The Alexandria City Council will suspend the city’s dining and transient lodging taxes in response to the COVID-19 pandemic.
City staff said at an emergency meeting last night (Wednesday) that they will present the Council with legislation to not penalize businesses for not paying their dining tax and/or transient lodging tax, and would then work out a payment plan for missed months at a later date.
“At the end of April, for example, you might say we are going to waive penalty and interest on those two months,” City Manager Mark Jinks explained to Council [which had three members call-in to the meeting]. “And then we’ll work out a payment plan for the rest of the year on those two months. But then once, whatever month it is we get back up and running, those taxes ought to be paid on time, so we don’t have a penalty.”
On Saturday, the city declared a state of emergency over the pandemic. There are four positive cases in the city and one Alexandria resident infected in New York City.
Jinks said that the losses will be considerable.
“The dollar loss of the sales tax is $2.5 million a month just in earnings,” Jinks said. “Grocery stores are bringing in sales tax, but clearly restaurants are part of that, hotels are part of that. Transient occupancy is $1 million a month, and restaurants [bring in] $2 million a month.”
Mayor Justin Wilson said that the COVID-19 pandemic is “surreal”, and that federal and state support will be important in dealing with the days ahead.
“I have gotten an enormous number of requests from residents and businesses for all kinds of different needs, that exists in the community,” Wilson said. “These are serious, significant needs and we just simply do not have the capability to do this. That all being said, there are things we can do. There are things we should do and we need to do them quickly.”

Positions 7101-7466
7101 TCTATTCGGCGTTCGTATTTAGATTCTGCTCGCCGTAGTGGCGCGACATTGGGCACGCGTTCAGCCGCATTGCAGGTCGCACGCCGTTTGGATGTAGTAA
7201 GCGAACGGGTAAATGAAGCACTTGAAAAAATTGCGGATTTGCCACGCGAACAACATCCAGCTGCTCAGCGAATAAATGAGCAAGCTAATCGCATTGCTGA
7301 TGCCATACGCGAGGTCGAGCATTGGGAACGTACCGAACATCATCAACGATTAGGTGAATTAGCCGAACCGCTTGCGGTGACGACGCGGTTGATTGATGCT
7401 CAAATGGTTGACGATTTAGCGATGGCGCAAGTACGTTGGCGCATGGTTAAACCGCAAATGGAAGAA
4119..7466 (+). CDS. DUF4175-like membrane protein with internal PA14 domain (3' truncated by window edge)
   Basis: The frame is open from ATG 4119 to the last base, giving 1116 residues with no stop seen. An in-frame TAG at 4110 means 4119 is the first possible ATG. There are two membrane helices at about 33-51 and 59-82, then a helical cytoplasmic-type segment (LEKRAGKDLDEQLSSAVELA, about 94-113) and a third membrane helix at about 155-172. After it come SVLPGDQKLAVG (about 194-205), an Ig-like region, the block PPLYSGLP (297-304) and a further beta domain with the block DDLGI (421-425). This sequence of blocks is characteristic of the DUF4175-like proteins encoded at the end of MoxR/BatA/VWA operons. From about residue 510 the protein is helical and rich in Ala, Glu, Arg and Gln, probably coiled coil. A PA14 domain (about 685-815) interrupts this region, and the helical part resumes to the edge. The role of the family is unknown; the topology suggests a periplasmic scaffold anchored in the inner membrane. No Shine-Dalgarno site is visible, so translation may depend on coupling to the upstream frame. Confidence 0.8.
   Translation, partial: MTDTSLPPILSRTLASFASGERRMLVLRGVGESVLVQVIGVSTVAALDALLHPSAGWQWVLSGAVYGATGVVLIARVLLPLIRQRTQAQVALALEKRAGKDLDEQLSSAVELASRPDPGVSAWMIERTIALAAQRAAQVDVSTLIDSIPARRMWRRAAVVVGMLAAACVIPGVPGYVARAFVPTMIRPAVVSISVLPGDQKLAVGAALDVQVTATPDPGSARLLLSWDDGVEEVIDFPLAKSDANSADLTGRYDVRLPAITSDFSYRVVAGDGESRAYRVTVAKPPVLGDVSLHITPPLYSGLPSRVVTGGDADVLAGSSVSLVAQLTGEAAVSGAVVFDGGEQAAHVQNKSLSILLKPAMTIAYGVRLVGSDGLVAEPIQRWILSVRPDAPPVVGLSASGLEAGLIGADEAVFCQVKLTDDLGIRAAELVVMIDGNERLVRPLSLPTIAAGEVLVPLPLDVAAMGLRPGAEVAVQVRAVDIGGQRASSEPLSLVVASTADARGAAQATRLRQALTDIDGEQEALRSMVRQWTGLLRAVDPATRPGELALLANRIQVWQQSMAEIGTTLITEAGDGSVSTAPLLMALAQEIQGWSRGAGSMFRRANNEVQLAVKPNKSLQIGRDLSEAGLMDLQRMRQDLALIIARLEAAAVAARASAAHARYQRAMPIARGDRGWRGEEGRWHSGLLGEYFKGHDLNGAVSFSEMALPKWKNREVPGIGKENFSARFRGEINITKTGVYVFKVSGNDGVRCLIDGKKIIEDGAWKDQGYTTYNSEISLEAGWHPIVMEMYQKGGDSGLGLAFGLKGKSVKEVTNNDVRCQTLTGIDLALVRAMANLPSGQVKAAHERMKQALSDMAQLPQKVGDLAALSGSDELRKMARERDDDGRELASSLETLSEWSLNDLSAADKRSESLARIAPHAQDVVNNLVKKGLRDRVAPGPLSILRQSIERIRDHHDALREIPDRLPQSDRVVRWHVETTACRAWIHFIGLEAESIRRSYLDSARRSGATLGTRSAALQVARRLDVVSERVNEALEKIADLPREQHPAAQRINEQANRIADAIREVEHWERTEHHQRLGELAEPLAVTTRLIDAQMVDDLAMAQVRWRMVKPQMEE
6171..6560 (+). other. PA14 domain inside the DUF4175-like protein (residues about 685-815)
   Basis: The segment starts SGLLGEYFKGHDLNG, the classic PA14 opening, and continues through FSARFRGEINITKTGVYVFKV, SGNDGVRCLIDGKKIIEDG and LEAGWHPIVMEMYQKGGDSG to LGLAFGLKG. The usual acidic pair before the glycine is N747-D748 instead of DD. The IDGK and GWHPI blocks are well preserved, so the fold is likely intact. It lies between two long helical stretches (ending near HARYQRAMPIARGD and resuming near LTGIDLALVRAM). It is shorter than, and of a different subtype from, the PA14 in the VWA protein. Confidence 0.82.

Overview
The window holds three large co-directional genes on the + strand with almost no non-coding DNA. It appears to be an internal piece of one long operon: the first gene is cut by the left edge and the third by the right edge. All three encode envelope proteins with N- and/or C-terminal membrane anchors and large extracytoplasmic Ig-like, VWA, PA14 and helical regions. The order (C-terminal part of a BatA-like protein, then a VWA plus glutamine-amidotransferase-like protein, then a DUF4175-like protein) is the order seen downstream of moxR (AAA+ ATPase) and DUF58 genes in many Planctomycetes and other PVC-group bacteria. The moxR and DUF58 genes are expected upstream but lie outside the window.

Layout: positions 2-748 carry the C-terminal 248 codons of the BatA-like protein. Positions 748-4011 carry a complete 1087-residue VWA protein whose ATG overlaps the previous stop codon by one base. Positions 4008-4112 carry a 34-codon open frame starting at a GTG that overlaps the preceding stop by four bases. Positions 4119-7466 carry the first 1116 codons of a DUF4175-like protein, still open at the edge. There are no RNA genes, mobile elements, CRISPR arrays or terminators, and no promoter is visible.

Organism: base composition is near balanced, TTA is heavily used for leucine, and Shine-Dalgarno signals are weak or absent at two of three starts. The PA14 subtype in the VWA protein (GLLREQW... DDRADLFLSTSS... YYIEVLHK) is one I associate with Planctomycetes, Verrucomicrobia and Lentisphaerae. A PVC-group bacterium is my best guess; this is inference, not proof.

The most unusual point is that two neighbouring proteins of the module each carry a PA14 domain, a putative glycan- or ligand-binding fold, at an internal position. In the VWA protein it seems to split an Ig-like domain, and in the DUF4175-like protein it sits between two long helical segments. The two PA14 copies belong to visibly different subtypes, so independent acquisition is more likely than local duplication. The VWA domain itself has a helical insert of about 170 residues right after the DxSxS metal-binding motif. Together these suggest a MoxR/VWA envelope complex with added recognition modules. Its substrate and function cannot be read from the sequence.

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On Saturday, the Council also approved the allocation of $100,000 in matching emergency funds to the ACT Now COVD-19 Response Fund with a goal of raising $200,000 so that nonprofits in the city can apply for and receive grants. The fund was established during the shutdown of the federal government in 2018, and more than $57,000 was distributed to eight organizations and more than 200 people were served, according to the city.
“I’ve heard from business owners who are in tears, quite honestly, concerned about the future of their business and the future and the welfare of their employees,” Wilson continued. “Folks are stepping up in so many different ways to help out our fellow residents, and that’s what this community is all about. And unfortunately, we’re just getting started.”
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